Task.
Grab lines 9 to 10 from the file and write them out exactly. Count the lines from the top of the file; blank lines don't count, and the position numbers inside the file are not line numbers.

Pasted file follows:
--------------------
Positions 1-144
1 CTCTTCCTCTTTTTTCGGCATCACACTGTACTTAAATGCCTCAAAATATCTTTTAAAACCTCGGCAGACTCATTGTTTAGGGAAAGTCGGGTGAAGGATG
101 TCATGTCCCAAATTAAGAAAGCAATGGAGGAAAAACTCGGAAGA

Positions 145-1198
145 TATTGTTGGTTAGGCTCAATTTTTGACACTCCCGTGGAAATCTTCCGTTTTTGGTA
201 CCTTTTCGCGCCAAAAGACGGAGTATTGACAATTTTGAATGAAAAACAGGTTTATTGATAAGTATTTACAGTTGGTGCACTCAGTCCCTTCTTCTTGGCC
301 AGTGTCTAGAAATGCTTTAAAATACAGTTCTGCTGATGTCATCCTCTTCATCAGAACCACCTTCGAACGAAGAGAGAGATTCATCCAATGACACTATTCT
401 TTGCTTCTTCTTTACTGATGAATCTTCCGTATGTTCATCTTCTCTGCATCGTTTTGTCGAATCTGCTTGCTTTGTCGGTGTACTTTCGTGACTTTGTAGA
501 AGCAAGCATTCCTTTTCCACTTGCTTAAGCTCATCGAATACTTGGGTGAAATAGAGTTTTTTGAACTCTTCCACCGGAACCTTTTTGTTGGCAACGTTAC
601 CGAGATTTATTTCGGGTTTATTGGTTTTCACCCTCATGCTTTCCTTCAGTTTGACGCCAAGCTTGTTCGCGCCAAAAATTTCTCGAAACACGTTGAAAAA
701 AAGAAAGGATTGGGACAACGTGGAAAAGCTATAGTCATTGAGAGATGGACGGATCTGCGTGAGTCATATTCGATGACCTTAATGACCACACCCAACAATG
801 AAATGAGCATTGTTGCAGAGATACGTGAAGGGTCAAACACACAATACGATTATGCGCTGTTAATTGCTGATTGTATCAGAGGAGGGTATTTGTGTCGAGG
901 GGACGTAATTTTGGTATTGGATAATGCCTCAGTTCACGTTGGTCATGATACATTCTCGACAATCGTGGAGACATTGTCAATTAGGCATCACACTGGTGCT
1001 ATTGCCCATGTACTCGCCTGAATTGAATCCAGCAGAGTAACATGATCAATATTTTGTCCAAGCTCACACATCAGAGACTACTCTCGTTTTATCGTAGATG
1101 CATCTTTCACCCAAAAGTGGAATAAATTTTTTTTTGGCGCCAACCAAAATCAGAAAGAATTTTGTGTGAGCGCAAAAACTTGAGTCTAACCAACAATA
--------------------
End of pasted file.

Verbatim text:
501 AGCAAGCATTCCTTTTCCACTTGCTTAAGCTCATCGAATACTTGGGTGAAATAGAGTTTTTTGAACTCTTCCACCGGAACCTTTTTGTTGGCAACGTTAC
601 CGAGATTTATTTCGGGTTTATTGGTTTTCACCCTCATGCTTTCCTTCAGTTTGACGCCAAGCTTGTTCGCGCCAAAAATTTCTCGAAACACGTTGAAAAA